Before we even started talking to the band, about their music and the brand new release of their latest 5 track EP From Scarborough to Akihabara, we had a feeling that TMC would be a group of people we'd get on well with. After all, there was no messing around with the conversation opener from the band's very own Robert Haubus...
Haubus: Is Third Outing a reference to The Cribs' debut album closer?
Third Outing: Yeah it's an homage to the last song on that record, a scrappy song but with the best intentions, thought it described our site quite well!
Haubus: That's brilliant! Comfortably my favourite band. Can easily forgive the scrappiness of Third Outing, exactly the kind of song teenagers in Wakefield should be releasing.
...from then on we knew nothing could go wrong. If a band has a decent taste in music, then that's half the battle, right? Right. The other half is how they live up to it. Call it the old 'suit' or 'square' argument, but sometimes you just know that a band is going to be decent and actually live by what they say. That's exactly how TMC portray themselves...
TMC's first EP release entitled From Scarborough to Akihabara is very strong. So much so you wouldn't believe that it has come so early in the band's formation. Self-admittedly a 'Lo-Fi' Indie band, there are some nice comparisons to The Cribs that can be made of TMC. Not for their music, but for their attitude. They are a little scrappy, and it's rough around the edges, but that's just the execution. In good Cribs fashion they've taken their best 5 tracks, laid them down, and got them out.
"The decline of British seaside resorts means that Scarborough represents our grittier, moodier side, while Akihabara in Tokyo represents our aim to write a perfect, Be My Baby-esque classic".
The song writing on the record is very good. It kicks off with Left Behind, a track with a warming, bitter juxtaposition about it, where B-Vox and glockenspiel bring what would be a melancholic experience back around. It's a theme which continues throughout the record, with a similar feel on Every Other Time.
But for us there is a song which blows the rest out of the water. Maybe We'll Swim is THE standout moment on this record. Remember when Pete Doherty and Alan Wass went all jazz on his solo release with Sweet By and By? It's just like that. But newer. That's a compliment, and the same kind of goes for Nothing Toulouse.
From Scarborough To Akihabara comes to a close with There's method To Our Radness. We're glad this is last on the EP because we think it shows true signs of where TMC's sound is going. It's where the band sound most relaxed, so to hear the track fade out with the voices of laughing and out-of-tune singing, well, it couldn't leave you with a better feeling.
The rumours of the band's second release at summer's end are more than welcome, but right now it's time to listen to what TMC have to offer for yourself. Check out the new EP below and follow it up with the quick wit of TMC's Robert Haubus in conversation with Third Outing. Enjoy...
Hello Robert! Tell us about TMC and how it started, and where it will end?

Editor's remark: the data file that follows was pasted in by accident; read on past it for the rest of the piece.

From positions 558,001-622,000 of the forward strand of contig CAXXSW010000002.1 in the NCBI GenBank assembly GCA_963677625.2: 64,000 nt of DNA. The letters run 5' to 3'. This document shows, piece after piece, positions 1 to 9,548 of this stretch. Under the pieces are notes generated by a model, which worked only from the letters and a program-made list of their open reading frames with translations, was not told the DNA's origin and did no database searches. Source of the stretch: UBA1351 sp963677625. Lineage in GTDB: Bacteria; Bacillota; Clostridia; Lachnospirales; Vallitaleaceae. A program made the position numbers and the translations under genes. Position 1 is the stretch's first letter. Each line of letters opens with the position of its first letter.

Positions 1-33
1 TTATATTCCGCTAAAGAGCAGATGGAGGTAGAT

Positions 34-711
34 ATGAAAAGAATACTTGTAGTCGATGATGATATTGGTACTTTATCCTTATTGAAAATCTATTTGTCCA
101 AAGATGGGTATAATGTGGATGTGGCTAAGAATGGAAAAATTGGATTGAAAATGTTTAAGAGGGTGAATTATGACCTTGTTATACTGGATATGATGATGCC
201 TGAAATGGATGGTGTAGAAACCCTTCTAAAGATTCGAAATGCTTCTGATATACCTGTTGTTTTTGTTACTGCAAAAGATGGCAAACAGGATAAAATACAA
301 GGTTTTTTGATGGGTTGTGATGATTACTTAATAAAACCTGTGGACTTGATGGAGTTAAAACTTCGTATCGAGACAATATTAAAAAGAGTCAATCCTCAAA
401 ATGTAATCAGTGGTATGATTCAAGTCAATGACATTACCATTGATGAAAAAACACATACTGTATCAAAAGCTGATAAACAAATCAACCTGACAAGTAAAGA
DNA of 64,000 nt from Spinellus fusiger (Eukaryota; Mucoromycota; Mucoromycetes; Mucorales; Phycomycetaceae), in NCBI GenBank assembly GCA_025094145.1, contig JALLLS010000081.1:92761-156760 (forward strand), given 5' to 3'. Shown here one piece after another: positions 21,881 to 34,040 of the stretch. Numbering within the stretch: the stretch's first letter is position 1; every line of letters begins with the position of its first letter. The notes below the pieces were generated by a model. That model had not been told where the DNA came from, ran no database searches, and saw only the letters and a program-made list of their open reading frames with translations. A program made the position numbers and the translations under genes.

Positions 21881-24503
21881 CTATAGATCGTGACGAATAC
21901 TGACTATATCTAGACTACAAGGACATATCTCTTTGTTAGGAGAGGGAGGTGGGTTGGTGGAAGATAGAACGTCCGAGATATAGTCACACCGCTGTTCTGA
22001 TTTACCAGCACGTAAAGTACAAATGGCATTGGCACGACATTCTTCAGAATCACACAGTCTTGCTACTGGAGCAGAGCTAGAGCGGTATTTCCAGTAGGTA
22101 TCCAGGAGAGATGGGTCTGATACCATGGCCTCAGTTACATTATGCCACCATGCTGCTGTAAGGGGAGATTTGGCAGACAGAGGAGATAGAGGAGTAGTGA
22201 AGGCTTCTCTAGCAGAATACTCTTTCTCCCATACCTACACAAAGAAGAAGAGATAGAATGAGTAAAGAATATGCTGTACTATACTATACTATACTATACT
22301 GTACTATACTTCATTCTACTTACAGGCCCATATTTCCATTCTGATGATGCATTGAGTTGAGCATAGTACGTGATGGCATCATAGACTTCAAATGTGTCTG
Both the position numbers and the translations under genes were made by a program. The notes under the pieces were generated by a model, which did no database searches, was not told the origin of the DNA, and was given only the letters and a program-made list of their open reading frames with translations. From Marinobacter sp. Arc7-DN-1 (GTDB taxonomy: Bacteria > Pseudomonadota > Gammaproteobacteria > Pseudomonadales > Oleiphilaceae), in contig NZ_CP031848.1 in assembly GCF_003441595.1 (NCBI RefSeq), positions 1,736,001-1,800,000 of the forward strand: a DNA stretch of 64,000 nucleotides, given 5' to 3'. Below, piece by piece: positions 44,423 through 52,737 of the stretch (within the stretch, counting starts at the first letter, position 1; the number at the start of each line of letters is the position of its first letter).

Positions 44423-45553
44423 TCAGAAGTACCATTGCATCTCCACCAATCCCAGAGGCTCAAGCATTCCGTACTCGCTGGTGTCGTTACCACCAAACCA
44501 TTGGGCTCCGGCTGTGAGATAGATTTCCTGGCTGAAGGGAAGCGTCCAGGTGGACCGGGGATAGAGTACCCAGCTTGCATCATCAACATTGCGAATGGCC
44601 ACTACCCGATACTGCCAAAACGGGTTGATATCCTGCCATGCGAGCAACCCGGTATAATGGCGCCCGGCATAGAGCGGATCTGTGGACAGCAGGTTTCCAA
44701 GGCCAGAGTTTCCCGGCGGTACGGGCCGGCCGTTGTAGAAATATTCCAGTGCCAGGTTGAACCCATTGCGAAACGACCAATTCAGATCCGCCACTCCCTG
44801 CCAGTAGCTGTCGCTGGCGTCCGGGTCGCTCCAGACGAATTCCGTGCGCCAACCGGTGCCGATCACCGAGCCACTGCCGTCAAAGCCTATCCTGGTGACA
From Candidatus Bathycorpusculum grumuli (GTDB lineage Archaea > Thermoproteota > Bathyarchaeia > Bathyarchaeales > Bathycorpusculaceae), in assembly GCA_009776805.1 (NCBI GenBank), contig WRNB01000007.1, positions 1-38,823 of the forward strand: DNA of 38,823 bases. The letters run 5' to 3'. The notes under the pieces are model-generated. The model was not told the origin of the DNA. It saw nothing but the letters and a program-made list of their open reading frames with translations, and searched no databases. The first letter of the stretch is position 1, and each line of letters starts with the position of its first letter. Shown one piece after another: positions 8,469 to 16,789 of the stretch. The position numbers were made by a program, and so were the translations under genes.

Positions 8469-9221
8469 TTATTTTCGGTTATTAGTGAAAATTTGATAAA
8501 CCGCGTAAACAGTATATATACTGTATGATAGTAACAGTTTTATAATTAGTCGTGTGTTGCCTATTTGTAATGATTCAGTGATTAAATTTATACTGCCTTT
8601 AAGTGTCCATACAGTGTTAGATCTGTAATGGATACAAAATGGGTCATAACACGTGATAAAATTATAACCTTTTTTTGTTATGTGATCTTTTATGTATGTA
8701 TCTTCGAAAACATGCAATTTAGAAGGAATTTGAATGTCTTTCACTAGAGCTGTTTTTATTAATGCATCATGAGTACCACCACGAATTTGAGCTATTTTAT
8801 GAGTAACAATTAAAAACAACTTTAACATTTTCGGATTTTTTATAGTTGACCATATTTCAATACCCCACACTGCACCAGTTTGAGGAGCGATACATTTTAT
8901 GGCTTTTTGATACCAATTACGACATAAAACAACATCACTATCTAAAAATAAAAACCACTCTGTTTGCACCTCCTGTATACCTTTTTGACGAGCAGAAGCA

We formed the band after university when we moved back to Stafford and realised that all of our respective band mates had moved away. We were both bassists and couldn't resist the opportunity to play better instruments and record ourselves. I think the unspoken rule is that the band will end, happily, when we have a song as good as Super Trouper.
Is the best way to describe your music as something somewhere between Scarborough and Akihabara? Which place, in your opinion, is better?
I think that's a good analogy. The majority of music we listen to is either fairly Lo-Fi indie or timeless Pop songs. While both places are associated with fun and innocence, I suppose the decline of British seaside resorts means that Scarborough represents our grittier, moodier side, while Akihabara in Tokyo represents our aim to write a perfect, Be My Baby-esque classic.
Akihabara is dominated by maid cafes and the brilliant manga/anime teen subcultures. People there have the complete freedom to express themselves with immunity from judgement or embarrassment - helps us to dust off when we fail at the aim and encourages us to stick with lyrics which may be over-personal or just seem a bit naff at first. While I had many a good childhood holiday in Scarborough, I think it would take remarkable stubbornness to claim it still has the edge over Tokyo
Is there any Stafford music scene for you to fit into, then?
There are some super talented people in Stafford who have been hindered by a lack of a suitable venue for years. Pretty much everyone we know who formed bands in their teens in Stafford has moved away. They're also closing the university campus, so the lack of young people moving to the area means I can't imagine a thriving music scene appearing any time soon.
The one positive from the lack of a Stafford music scene is that it means bands are really proud and creative when they put their own shows on. There are a couple of tiny venues which we love playing at and we always make sure old bands reunite for an annual Christmas show. We've just hired a church for this year's which we are very excited about.
It's all sounding so good. What does the future hold?
We've just released our first EP and we already have the next one recorded which we will release late in the summer. The first two years of the band were spent solely recording for our own enjoyment and as a result there's quite a few old songs that we'd love to record with the settled line up. We're planning a physical release of some sort of compilation, and then we'll gig around that as much as possible at the end of the year.